Enzymes and Beauty

By Betsy Bartlett, nutraMetrix Research Coordinator

Each individual’s skin is different, and what it takes to keep it healthy varies from person to person. Our skin goes through many changes throughout a lifetime for a variety of reasons. Some people, who identify with a history of skin concerns often respond well to dietary enzymes, both topically and internally. That high-end spa at your last vacation resort is relying on it. Many people are pleasantly surprised by the health of their skin from increasing foods or supplementation rich in enzymes, having not even complained of noticeable skin problems to begin with. It goes without saying, it may benefit one’s health and beauty to maximize your intake of dietary enzymes from plant sources and colorful foods. By doing so, perhaps you will discover you digest your foods more easily and have less stomach upset, AND you may also be supporting the health of your skin.

Poor dietary choices and stress will often lead to digestive complaints. These digestive disruptions may be a sign of a your body’s inability to adequately make enzymes or properly support tissues enzymes that are responsible for maintaining or delivering nutrients to mucus membranes, connective tissue and skin. Without enough of them, your body can’t absorb the nutrients from your food. Amylases break down carbohydrates, Lipases break down fat, and Proteases break down proteins.  These enzymes help your body to break down food into nutrients that are absorbed in the digestive tract. Full functioning of a spectrum of these enzymes is essential for well-being.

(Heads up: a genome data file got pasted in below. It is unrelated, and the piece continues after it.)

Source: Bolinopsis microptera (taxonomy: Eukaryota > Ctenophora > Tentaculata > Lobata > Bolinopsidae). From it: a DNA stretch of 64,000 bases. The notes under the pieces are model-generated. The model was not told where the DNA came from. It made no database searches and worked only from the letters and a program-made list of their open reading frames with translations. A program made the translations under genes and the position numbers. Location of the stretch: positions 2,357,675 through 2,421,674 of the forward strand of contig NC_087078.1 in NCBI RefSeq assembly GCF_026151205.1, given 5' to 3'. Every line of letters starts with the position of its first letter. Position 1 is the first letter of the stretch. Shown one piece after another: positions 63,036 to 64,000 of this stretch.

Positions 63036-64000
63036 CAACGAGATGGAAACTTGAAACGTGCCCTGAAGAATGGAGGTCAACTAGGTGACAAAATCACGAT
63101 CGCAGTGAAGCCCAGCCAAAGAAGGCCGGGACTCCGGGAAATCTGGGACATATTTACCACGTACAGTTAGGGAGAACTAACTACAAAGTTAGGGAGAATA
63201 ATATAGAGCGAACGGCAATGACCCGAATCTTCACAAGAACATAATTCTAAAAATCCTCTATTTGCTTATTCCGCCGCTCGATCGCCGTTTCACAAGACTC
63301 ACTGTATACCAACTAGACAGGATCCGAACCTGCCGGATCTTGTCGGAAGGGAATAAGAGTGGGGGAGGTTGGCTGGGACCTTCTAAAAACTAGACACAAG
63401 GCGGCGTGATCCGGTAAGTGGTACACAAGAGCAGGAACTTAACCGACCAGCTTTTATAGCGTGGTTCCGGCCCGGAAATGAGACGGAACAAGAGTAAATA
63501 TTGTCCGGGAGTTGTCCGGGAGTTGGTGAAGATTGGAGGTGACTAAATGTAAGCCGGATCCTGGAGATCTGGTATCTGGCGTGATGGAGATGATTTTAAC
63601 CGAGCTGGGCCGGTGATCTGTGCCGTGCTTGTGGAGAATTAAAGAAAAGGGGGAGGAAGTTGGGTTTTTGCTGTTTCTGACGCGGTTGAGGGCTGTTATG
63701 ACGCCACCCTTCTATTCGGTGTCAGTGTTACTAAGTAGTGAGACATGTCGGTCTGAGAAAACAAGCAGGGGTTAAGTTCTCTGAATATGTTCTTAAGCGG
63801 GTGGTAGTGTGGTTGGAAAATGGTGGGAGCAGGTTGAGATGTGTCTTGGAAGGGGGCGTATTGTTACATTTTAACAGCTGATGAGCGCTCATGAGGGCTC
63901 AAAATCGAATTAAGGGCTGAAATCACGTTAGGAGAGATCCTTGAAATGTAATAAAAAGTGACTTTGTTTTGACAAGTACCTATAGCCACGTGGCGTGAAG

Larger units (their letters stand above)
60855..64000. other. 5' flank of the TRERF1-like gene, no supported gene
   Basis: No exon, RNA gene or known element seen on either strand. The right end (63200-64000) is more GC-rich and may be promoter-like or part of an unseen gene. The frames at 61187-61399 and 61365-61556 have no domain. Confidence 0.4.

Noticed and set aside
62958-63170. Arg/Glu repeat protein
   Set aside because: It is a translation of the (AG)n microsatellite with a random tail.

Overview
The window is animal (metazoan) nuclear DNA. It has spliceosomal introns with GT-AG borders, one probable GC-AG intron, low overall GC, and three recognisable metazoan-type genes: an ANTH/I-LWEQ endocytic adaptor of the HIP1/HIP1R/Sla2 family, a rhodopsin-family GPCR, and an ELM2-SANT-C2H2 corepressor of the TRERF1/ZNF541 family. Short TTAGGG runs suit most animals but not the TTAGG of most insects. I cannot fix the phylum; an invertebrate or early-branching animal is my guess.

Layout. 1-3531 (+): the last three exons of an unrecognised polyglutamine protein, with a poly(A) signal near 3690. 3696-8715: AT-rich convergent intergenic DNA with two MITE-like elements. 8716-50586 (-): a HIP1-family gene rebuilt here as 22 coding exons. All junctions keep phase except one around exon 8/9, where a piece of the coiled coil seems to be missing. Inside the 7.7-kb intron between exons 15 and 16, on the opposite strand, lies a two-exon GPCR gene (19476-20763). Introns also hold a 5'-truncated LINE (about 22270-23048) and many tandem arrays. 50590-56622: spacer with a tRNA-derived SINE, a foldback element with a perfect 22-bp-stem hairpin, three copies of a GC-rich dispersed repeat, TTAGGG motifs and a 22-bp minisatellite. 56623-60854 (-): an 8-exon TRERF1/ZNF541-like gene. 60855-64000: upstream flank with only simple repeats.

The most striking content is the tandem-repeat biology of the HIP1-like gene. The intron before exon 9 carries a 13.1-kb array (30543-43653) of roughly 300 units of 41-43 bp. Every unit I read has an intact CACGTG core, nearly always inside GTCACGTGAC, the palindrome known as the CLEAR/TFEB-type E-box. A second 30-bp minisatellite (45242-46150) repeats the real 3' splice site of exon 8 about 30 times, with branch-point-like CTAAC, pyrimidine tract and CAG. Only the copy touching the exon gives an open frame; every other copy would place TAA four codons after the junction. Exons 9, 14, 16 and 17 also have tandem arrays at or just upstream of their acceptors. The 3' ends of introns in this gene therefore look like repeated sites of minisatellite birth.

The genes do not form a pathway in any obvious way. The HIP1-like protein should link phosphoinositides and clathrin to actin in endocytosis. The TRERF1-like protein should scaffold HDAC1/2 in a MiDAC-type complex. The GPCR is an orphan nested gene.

Optimal gut health is linked to many areas of health all over the body, including maintaining normal cholesterol levels, to supporting normal immune function.  Some skin problems could be the result of underlying nutrient imbalances needed for optimal digestion, or inadequate activity of necessary nutrients required to overcome the common processed nature of the average American diet. You can support your immunity, health, beauty and digestion by eating plenty of enzyme rich foods such as raw fruits and vegetables, but if diet falls short consider supplementation.

When you consider enzyme production naturally decreases with age, supplementation may help support and maintain skin health.  Adopting a healthier lifestyle, including stress relief, sleep and a colorful diet to include adequate enzymes all may help to maintain the epithelial structure and barrier of skin. Sadly, the over-cooking of food destroys naturally-occurring enzymes, which may make supplementation important. Intervention, which may consist of supplementation of plant based enzymes could contribute to many areas of healthy aging. When looking for an enzyme supplement that may address a wider range of digestive issues, look for products that contain a full spectrum of enzymes to include: proteases, amylases, lipases and the supporting cast of sucrases, maltases and cellulose as well as paying attention to the lifestyle suggestions below.

  1. Be sure to include both raw fruits and vegetables and lightly cooked vegetables in your daily diet, as well as raw nuts and seeds.
  2. If you do heat or cook your food, do so gently at lower temperatures when possible and for the shortest time possible.
  3. Chew your food well to release the enzymes and make them readily available for use in your body.

Small steps when done regularly can lead to huge changes in your health.

Cutler, E. 2006. Why enzymes are essential to a healthy immune system.
Lee, S, et al. 2006. An update of the defensive barrier function of skin. Yonsei Med. J., 47 (3), 293–306.
Lipski, E., 2005. Digestive Wellness. NY: McGraw–Hill.
Westen, R., & Webb, J. 2000. The missing piece of the equation—enzymes in well-being and proper function of digestive organs. Vegetarian Times.
*These statements have not been evaluated by the Food and Drug Administration. These products are not intended to diagnose, treat, cure or prevent any disease.